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Nato commits to future Ukraine membership and drums up more aid

Secretary-General Jens Stoltenberg said Nato’s ‘door is open’ and ‘Russia does not have a veto’ on countries joining the security alliance.

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Jens Stoltenberg

Nato Secretary-General Jens Stoltenberg reaffirmed the military alliance’s commitment to Ukraine on Tuesday, saying the war-torn nation will one day become a member of the world’s largest security organisation.

His remarks came as US Secretary of State Antony Blinken and his Nato counterparts gathered in Romania to drum up urgently needed support for Ukraine aimed at ensuring that Moscow fails to defeat the country as it bombards its energy infrastructure.

“Nato’s door is open,” Mr Stoltenberg said.

“Russia does not have a veto” on countries joining, he said in reference to the recent entry of North Macedonia and Montenegro into the security alliance.

He added that Russian President Vladimir Putin “will get Finland and Sweden as Nato members” soon – the Nordic neighbours applied for membership in April, concerned that Russia might target them next.

“We stand by that, too, on membership for Ukraine,” the Norwegian former prime minister said.

“At the same time, the main focus now is on supporting Ukraine, ensuring that President Putin doesn’t win, but that Ukraine prevails as a sovereign nation in Europe.”

In essence, Mr Stoltenberg repeated a vow made by Nato in Bucharest in 2008 – in the same sprawling Palace of the Parliament where the foreign ministers are meeting this week – that Ukraine, and also Georgia, will join the alliance one day.

Some officials and analysts believe this move – pressed on the Nato allies by former US president George W Bush – was partly responsible for the war that Russia launched on Ukraine in February.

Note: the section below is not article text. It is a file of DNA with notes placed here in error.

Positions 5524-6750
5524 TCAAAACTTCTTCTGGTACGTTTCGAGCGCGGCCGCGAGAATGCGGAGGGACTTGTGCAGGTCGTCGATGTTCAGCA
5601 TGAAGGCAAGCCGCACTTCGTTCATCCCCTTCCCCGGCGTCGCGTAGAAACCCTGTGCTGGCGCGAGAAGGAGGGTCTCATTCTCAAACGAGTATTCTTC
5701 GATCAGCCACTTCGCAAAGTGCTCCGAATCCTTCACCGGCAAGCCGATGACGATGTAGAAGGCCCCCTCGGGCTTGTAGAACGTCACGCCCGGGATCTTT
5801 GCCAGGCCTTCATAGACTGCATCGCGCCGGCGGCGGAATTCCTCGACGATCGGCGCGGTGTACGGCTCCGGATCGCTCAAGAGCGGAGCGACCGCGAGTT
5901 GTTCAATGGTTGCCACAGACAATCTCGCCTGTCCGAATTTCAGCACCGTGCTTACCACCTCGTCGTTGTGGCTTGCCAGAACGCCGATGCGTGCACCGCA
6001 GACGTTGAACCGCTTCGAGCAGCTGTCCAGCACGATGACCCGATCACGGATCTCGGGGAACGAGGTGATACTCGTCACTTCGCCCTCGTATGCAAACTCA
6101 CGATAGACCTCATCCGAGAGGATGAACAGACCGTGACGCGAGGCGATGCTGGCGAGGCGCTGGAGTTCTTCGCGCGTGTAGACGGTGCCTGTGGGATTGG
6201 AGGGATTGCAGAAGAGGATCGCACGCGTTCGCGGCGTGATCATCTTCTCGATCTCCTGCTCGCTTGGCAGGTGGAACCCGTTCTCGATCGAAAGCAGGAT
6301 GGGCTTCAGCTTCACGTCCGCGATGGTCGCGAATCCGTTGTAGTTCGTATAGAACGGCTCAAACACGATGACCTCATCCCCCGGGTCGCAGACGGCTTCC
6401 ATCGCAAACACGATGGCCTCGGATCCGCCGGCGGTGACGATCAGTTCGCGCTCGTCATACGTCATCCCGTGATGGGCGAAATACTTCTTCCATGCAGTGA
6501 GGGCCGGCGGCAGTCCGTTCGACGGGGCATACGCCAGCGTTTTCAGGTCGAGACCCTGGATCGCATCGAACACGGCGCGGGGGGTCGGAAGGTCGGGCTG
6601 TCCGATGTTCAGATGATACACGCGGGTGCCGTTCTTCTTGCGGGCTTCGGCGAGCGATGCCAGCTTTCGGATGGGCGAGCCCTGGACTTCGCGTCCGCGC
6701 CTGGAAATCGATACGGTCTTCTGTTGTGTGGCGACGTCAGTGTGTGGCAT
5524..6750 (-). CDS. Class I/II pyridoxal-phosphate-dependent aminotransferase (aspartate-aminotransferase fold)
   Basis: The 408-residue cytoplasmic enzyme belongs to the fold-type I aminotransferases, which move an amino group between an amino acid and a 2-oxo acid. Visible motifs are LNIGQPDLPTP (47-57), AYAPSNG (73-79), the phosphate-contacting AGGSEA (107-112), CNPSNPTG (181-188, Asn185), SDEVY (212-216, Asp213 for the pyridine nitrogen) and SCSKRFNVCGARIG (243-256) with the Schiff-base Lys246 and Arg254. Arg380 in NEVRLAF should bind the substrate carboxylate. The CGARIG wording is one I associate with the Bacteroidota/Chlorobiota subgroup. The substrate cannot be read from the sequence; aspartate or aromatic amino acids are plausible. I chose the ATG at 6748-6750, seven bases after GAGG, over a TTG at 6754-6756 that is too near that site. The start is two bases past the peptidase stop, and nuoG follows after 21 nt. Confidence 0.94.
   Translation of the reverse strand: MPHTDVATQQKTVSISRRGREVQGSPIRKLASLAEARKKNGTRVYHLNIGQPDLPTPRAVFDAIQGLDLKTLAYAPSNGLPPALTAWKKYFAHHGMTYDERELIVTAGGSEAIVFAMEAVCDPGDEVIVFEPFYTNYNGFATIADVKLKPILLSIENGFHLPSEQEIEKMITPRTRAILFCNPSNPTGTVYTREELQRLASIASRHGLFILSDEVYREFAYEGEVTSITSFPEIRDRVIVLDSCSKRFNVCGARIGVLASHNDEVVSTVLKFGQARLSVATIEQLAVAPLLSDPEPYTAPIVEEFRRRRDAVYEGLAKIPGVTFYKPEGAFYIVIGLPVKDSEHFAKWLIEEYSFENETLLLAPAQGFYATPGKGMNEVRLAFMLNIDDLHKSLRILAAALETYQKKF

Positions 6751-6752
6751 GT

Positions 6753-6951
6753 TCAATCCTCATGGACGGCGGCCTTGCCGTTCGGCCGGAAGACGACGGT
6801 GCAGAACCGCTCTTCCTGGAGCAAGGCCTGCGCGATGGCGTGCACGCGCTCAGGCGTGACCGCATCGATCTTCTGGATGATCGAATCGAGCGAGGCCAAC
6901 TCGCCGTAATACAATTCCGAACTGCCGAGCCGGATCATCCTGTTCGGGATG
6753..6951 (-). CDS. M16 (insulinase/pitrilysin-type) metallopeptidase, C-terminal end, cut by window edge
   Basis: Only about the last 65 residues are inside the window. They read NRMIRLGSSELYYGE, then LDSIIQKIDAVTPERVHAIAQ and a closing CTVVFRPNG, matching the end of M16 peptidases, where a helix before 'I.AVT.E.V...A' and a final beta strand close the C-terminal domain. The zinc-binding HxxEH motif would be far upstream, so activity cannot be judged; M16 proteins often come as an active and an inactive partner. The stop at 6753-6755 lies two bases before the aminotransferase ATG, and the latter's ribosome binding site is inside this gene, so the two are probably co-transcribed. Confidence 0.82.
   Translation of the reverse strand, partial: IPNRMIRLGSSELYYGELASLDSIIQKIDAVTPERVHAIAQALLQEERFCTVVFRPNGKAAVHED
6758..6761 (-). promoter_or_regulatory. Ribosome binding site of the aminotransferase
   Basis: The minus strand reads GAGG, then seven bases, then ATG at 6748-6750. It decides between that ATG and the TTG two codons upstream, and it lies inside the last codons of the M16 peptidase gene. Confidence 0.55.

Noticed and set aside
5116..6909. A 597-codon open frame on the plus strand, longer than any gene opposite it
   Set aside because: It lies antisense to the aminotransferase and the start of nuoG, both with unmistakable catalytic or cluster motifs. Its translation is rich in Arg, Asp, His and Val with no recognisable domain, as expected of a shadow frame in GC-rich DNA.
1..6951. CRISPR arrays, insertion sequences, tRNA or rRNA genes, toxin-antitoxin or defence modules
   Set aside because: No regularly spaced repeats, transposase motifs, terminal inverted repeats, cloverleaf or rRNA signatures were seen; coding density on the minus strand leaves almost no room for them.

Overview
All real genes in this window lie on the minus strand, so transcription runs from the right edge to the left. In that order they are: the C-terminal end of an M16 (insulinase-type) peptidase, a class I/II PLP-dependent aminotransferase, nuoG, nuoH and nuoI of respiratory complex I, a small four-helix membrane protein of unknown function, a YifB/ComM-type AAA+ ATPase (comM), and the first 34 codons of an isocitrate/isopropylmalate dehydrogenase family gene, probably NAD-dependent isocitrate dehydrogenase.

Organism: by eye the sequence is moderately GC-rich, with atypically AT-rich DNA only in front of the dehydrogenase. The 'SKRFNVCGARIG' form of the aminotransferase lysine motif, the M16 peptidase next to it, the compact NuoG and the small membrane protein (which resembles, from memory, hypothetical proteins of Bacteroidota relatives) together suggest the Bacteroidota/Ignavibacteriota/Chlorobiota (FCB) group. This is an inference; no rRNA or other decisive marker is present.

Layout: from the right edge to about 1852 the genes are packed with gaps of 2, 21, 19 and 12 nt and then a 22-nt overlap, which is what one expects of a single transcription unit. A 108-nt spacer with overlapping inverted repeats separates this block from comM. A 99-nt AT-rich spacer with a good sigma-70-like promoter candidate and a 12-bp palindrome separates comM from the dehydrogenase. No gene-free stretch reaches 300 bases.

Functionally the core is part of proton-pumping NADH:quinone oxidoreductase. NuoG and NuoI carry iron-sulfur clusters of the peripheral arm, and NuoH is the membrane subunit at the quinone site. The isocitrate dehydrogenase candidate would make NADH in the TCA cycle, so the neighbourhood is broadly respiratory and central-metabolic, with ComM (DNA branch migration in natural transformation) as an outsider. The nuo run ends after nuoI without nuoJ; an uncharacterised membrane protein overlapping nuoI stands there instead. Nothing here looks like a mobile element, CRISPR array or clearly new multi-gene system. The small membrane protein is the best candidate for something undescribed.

Mr Stoltenberg disagreed.

“President Putin cannot deny sovereign nations to make their own sovereign decisions that are not a threat to Russia,” he said. “I think what he’s afraid of is democracy and freedom, and that’s the main challenge for him.”

Nevertheless, Ukraine will not join Nato anytime soon.

With the Crimean Peninsula annexed, and Russian troops and pro-Moscow separatists holding parts of the south and east, it is not clear what Ukraine’s borders would even look like. Many of Nato’s 30 allies believe the focus now must be on defeating Russia.

Secretary of State Antony Blinken will announce US aid for Ukraine’s energy grid at the Nato meeting in Bucharest, officials said (Daniel Mihailescu/Pool/AP)

During the two-day meeting, Mr Blinken will announce substantial US aid for Ukraine’s energy grid, officials said.

Ukraine’s network has been battered countrywide since early October by targeted Russian strikes, in what US officials call a Russian campaign to weaponise the coming winter cold.

“We are all paying a price for Russia’s war against Ukraine. But the price we pay is in money, while the price Ukrainians pay is a price paid in blood,” Mr Stoltenberg said on Tuesday.

The meeting in Romania – which shares Nato’s longest land border with Ukraine – is likely to see Nato make fresh pledges of nonlethal support to Ukraine: fuel, generators, medical supplies, winter equipment and drone-jamming devices.

Romanian presidential counsellor Iulian Fota welcomes US Secretary of State Antony Blinken at Bucharest Henri Coanda International Airport (Daniel Mihailescu/Pool/AP)

Individual allies are also likely to announce fresh supplies of military equipment for Ukraine – chiefly the air defence systems that Kyiv so desperately seeks to protect its skies – but Nato, as an organiaation, will not, to avoid being dragged into a wider war with nuclear-armed Russia.

The ministers will hold a working dinner with their Ukrainian counterpart, Dmytro Kuleba, on Tuesday evening.

On Wednesday, they will also address ways to step up support for partners who officials have said are facing Russian pressure — Bosnia, Georgia, and Moldova.

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